Friday Links

We’re not entirely certain why Captain America was on trial, or whether this was the same Captain America from the good old days of comics. Nevertheless, depicted above is the cover of Captain America #613, published only a few months ago in February of 2011.  The secret identity of the Captain America we all knew growing up was Steve Rogers.  Apparently, somewhere along the way, that Captain America’s sidekick, Bucky, replaced the original Captain America, but not before moonlighting as a Russian hitman during the Cold War when the original Captain America thought he was dead.  It’s his actions as a Soviet agent that caused him to be on trial.  That’s confusing (although we wonder if there was a motion in limine on whether he could wear his costume at trial).

We’ve received a number of responses regarding last week’s tribute to the late sax player Clarence Clemons of Bruce Springsteen’s famed E Street Band.  Friend of the blog Steve McConnell of the Drug & Device Law Blog emailed us: “You guys did a great post on the passing of Clarence Clemons. For a guy like me who grew up in Jersey in the ’70’s, the Big Man’s death is traumatic. It really feels like a body blow and is, of course, yet another grim reminder of mortality. I’m a neolithic fan of the Boss. For me, it never got better than Born to Run. That album reached operatic heights, and Clarence was a big reason why.”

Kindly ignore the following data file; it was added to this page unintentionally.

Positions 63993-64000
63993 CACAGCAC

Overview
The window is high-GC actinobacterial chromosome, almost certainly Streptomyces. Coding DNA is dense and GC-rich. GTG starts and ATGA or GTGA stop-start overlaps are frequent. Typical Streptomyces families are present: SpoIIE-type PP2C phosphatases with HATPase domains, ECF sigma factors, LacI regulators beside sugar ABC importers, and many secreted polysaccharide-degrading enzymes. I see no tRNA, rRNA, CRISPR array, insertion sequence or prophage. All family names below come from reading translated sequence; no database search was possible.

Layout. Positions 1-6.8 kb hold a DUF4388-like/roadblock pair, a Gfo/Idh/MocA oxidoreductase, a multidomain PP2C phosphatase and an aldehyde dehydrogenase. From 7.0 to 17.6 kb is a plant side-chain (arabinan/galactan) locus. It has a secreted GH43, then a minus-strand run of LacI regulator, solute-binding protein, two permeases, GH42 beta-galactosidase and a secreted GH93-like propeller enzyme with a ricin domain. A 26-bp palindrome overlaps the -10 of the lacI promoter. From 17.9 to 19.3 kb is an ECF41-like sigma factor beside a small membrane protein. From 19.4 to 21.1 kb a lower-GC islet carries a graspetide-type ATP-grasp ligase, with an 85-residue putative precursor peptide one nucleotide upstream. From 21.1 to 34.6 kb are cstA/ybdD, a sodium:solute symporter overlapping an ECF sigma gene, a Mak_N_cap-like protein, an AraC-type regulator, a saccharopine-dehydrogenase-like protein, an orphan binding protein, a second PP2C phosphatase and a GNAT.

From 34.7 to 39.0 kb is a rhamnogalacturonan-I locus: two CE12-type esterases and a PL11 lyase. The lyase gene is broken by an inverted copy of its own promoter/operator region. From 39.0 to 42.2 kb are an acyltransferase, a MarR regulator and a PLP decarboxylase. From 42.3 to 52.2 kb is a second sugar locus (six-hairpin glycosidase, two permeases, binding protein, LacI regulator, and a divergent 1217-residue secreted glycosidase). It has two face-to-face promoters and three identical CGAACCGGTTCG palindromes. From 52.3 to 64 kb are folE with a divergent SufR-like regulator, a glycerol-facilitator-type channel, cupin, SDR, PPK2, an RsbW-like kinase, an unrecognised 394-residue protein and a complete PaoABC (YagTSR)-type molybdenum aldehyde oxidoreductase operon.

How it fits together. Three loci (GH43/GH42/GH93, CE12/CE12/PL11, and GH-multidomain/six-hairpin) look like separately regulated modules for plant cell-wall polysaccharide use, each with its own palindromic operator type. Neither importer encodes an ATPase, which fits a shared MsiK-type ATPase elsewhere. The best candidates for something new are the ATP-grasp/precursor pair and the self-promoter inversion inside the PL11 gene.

The Ernie the Attorney blog has an interesting post about the mobile practice of law and the perils of simplicity and security. Says he: “I wouldn’t use free WiFi at a coffee shop to do anything related to client matters. Maybe I shouldn’t have back then, but in 2005 we didn’t have as many hacking incidents as we do now. When you see hackers attacking major companies like Sony and Sega, and even major governmental agencies like the Department of Defense, then you become aware that it’s a little dangerous to be cavalier about how you use the Internet. What’s a mobile simplicity-seeking lawyer to do?”

Congratulations to our own Stuart Mauney, who was recently designated the state chair of the Council on Litigation Management. You can see the news coverage here, and you can follow Stuart on Twitter at @stuartmauney.

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